Beginning Again

KEY VERSE: “The king stood by the pillar and renewed the covenant in the presence of the LORD—to follow the LORD and keep his commands, regulations and decrees with all his heart and all his soul, thus confirming the words of the covenant written in this book. Then all the people pledged themselves to the covenant.” —II Kings 23:3, New International Version

SELECTED SCRIPTURE: II Kings 22:1 – 23:20

THE NORTHERN KINGDOM of Israel had been carried away to Assyria because of their idolatry. Judah had witnessed a remarkable reformation and deliverance when Hezekiah was on the throne. But even in Hezekiah’s time God prophesied that Judah would be carried away captive by Babylon.—II Kings 20:14-18

Little wonder that this should be prophesied. No sooner had Hezekiah “slept with his fathers” (vs. 21) and his son, Manasseh, begun his reign, than he caused Judah to revert to the idolatry of the wicked kings of the past. Manasseh’s son, Amon, perpetuated this evil rule, and was assassinated by conspirators after a two-year reign. The people of Israel prevented further action by the conspirators, slaying them, and placing Josiah on the throne.

Josiah, as a young king, inherited the character-likeness of his great-grandfather, Hezekiah. We are told “he did that which was right in the sight of the Lord, and walked in all the way of David his father, and turned not aside to the right hand or to the left.”—II Kings 22:2

Josiah wanted to repair the Temple and knew that money had been donated by the people, but no action had been taken. He sent instructions for doing this work to the priests. In his search for the donated money, Hilkiah, the High Priest, revealed that he had found the Book of the Law in the House of the Lord. This was brought to Josiah and read to him by the scribe, Shaphan. Josiah’s reaction was very emotional—tearing his clothes as a sign of repentance and mourning—for he knew that the people were not following the commandments as written on the scroll.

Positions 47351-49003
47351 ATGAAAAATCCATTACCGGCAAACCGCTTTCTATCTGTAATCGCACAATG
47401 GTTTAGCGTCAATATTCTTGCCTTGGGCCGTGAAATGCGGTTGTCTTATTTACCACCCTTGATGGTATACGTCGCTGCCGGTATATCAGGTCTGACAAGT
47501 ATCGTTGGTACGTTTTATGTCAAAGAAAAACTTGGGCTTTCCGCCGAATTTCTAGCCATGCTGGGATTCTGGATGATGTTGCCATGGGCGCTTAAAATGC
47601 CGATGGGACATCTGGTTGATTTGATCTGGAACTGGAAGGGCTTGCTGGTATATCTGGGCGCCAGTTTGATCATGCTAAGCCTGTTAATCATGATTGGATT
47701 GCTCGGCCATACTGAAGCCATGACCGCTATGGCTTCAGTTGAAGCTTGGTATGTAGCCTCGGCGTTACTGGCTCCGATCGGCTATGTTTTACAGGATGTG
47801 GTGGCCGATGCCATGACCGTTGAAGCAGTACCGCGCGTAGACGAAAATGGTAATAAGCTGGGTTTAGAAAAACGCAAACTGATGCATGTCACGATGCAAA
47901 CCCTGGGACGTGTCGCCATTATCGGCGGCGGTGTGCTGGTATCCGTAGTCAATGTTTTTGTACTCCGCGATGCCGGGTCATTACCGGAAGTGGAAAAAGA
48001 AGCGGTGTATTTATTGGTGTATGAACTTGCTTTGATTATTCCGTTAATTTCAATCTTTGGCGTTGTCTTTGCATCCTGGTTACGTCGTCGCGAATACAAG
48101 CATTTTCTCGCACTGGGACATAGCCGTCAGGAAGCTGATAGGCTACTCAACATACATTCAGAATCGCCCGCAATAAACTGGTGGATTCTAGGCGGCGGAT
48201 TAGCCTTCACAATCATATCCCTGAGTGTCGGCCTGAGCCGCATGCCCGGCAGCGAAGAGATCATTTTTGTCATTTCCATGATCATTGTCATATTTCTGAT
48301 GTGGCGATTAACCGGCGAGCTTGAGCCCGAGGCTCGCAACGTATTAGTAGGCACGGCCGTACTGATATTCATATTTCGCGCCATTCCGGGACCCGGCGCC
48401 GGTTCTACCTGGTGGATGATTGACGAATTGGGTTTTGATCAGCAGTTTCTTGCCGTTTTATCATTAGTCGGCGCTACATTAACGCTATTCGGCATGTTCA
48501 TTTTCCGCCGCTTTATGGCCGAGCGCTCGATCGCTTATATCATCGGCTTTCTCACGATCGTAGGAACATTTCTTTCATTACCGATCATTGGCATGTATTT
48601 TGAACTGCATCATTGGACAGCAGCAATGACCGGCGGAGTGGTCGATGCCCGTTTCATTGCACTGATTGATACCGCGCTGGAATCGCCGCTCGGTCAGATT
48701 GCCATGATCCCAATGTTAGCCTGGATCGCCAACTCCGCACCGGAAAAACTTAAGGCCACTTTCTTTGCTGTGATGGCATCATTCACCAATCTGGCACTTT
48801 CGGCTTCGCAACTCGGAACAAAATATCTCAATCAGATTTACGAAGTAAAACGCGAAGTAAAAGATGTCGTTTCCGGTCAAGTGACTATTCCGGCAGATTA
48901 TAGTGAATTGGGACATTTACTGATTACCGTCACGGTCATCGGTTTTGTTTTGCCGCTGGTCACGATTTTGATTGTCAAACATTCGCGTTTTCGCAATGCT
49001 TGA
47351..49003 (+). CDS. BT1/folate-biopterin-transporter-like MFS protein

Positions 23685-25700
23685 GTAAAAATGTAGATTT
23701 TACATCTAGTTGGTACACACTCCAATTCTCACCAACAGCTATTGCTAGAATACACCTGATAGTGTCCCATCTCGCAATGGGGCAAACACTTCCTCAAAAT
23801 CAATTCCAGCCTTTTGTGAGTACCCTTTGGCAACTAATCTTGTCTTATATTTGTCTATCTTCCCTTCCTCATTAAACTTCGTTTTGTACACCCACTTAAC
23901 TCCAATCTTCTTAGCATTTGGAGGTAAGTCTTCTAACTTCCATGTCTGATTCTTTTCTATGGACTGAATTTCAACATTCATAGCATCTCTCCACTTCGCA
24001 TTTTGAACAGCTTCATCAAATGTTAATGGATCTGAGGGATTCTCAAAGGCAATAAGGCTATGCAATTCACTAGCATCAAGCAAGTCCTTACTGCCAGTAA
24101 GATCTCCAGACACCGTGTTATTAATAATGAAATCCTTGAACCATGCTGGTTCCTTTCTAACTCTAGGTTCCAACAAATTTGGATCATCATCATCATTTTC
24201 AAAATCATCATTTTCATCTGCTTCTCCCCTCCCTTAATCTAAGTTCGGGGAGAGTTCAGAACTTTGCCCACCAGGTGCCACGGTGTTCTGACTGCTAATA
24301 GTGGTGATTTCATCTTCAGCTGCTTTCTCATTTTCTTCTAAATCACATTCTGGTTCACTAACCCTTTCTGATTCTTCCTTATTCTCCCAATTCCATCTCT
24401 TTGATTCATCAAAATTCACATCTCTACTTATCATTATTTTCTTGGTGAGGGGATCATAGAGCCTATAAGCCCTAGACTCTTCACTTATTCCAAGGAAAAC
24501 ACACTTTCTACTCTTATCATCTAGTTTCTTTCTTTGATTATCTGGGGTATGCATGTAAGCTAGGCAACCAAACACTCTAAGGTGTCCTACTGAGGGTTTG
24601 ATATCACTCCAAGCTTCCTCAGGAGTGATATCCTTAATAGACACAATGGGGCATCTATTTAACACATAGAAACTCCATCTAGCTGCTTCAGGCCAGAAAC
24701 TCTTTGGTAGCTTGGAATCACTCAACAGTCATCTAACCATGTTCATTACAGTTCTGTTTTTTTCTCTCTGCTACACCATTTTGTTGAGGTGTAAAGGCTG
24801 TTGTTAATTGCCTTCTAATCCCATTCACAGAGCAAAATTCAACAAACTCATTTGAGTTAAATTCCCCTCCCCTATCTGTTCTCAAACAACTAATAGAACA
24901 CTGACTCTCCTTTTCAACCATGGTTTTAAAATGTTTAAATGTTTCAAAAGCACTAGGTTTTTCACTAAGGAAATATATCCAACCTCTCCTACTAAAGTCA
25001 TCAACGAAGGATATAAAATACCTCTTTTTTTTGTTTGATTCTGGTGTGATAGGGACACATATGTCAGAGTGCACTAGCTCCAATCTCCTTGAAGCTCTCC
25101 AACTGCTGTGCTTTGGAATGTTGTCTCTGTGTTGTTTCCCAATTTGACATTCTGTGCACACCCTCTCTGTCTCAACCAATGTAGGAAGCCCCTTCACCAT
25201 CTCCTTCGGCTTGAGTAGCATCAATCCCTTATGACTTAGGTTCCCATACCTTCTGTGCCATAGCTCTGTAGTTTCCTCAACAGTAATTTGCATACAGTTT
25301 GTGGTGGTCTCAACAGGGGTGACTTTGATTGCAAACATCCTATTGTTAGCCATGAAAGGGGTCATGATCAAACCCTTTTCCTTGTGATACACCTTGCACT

He asked Hilkiah, Shaphan, and others given to the service of the Lord, to inquire of God on behalf of the people. The Prophetess Huldah reiterated the prophecy Isaiah had pronounced before—that Judah would be taken captive because of their idolatry. (Is. 39:6,7; II Kings 22:16,17) Josiah’s reaction to Huldah’s prophecy was immediate. In the words of our Key Verse, he assembled the priests and the people to rededicate them to follow God’s commandments. After reading the Book of the Law to the people, Josiah instructed the priests to cleanse the Temple of all defiling vessels of Baal. He tore down all the places of worship to Baal and other gods. These were destroyed by fire, and the priests of these idolatrous practices were slain. This, again, was another new beginning of worship of the true God of Israel by the people, when Josiah followed in the steps of his great-grandfather Hezekiah, and cleansed Judah.

Reading of Josiah’s efforts to cleanse the land, and of Hezekiah’s work of reformation, we are appalled at the extent of idolatry in Judah. We note how quickly the people of Judah—who had known the true God—reverted to the idolatrous practices of their neighbors. The Lord’s people, who have the privilege of knowing the true God, also must pay heed to his Word, and take great care to avoid the idolatry that surrounds them.

Dawn Bible Students Association
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